The executive order has created chaos in airports across the nation and exacerbated an already fraught humanitarian crisis. The administration’s policy on refugees has created an additional stress and burden on the staff and clients of our Refugee Resettlement Office. The consequences of this executive order have also been felt by members of our community, parishioners who are legal residents of the United States that have been subjected to detainment and questioning simply because they fled from one of the seven countries specified by the executive order. Although courts in Washington State and around the country have granted temporary restraining orders, the Diocese of Olympia has joined with the ACLU in this lawsuit because many of the existing class actions do not help the refugees who are stuck outside of the country.

      About the Episcopal Diocese of Olympia

      The Episcopal Diocese of Olympia was founded in 1853. We are also known as the Episcopal Church in Western Washington. Admitted by General Convention in 1910, the Diocese of Olympia is made up of more than 26,000 Episcopalians in more than 100 worshiping communities through Western Washington. Our geographic area stretches south from Canada to Oregon and west from the foothills of the Cascade Mountains to the Pacific Ocean.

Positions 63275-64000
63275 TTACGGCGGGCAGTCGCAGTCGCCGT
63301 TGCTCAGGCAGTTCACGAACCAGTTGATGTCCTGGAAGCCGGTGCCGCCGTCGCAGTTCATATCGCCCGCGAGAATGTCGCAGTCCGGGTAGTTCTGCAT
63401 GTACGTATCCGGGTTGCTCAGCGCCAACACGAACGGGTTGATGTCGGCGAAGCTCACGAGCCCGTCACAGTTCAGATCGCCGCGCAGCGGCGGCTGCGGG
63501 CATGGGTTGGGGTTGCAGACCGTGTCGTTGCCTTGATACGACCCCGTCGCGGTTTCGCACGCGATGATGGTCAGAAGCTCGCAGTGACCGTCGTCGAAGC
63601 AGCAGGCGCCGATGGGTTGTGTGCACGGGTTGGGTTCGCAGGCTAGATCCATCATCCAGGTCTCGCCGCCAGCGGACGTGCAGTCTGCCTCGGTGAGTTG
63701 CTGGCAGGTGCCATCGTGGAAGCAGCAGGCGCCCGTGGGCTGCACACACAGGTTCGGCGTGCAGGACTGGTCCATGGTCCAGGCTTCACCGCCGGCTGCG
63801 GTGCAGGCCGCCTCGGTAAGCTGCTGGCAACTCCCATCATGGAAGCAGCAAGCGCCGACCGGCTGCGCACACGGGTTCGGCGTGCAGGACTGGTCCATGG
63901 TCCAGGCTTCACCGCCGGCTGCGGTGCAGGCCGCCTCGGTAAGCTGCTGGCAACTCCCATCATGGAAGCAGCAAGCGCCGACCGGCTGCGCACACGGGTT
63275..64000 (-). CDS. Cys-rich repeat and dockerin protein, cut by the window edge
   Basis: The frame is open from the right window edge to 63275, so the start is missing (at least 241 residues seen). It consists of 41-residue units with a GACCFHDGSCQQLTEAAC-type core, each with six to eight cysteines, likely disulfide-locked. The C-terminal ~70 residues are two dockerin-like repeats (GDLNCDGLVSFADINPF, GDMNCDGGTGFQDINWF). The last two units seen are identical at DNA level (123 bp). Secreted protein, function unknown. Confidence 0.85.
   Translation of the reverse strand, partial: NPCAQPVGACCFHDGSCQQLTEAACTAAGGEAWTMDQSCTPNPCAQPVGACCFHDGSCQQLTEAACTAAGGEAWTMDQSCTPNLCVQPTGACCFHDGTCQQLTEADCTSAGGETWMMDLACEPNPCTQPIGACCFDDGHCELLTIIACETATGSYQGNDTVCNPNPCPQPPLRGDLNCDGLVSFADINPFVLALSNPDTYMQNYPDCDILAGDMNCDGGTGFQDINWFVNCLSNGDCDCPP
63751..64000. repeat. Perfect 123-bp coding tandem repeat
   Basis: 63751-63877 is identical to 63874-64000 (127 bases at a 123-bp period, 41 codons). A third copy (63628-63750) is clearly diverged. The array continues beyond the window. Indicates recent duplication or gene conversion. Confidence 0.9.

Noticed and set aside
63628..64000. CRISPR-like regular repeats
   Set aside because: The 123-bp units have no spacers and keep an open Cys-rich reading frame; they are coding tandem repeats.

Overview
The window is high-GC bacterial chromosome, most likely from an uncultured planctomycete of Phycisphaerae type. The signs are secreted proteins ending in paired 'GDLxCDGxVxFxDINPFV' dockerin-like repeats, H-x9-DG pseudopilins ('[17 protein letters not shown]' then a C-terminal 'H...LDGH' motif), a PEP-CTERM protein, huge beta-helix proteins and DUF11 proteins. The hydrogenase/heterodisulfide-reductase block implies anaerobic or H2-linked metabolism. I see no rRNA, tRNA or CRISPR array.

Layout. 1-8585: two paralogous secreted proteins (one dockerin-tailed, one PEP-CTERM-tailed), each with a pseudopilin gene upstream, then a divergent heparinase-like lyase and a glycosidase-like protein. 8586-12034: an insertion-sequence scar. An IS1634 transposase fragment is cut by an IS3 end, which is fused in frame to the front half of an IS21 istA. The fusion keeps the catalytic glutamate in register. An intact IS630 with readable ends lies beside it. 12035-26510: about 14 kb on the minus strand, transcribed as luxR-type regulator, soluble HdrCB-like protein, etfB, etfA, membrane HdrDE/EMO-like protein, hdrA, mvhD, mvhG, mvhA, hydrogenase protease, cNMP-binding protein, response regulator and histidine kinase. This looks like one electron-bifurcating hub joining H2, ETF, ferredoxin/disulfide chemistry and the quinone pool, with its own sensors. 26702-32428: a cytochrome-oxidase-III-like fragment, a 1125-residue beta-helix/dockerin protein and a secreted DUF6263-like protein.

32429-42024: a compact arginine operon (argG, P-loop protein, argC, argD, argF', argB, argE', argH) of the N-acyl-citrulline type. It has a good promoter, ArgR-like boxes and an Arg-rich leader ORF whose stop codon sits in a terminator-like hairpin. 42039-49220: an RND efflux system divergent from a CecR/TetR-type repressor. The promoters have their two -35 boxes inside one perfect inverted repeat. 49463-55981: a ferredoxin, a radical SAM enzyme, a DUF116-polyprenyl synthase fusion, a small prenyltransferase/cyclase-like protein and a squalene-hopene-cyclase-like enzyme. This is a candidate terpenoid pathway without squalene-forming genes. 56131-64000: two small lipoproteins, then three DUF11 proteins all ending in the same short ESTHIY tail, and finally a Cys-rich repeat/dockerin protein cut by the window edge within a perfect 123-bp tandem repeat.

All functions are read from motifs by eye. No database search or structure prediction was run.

About the Refugee Resettlement Office

      The Diocese of Olympia's Refugee Resettlement Office (RRO) helps refugees and asylum seekers achieve economic self-sufficiency through resettlement, job placement activities, and business development programs that promote self-sufficiency. The Refugee Resettlement Office, an affiliate of Episcopal Migration Ministries, was founded in 1978, serving refugees and asylum seekers living in the Seattle area. The RRO’s clients can come to us from anywhere in the world seeking guidance and assistance in building a new life in America. The RRO offers the following services:

      • Resettlement
      • Immigration
      • English as a Second Language Classes
      • Employment Assistance
      • Individual Development Accounts
      • Micro-Enterprise Programs
      • Citizenship Classes
      • Business Training
      • Financial Literacy Training
      • STARS Training


      While I am a YUGE fan of the Separation of Church and State, I appreciate the actions of the Episcopal Bishop Gregory Rickel, leader of the Diocese Of Olympia.




      Denice Patrick serves on The Diocesan Council whose focus is primarily in three areas: fiduciary responsibility; public relations, to include outreach, facilitated conversations and connectedness; and program administration and support; prayerfully responds to the needs of congregations; and serves as a sounding board for the bishop.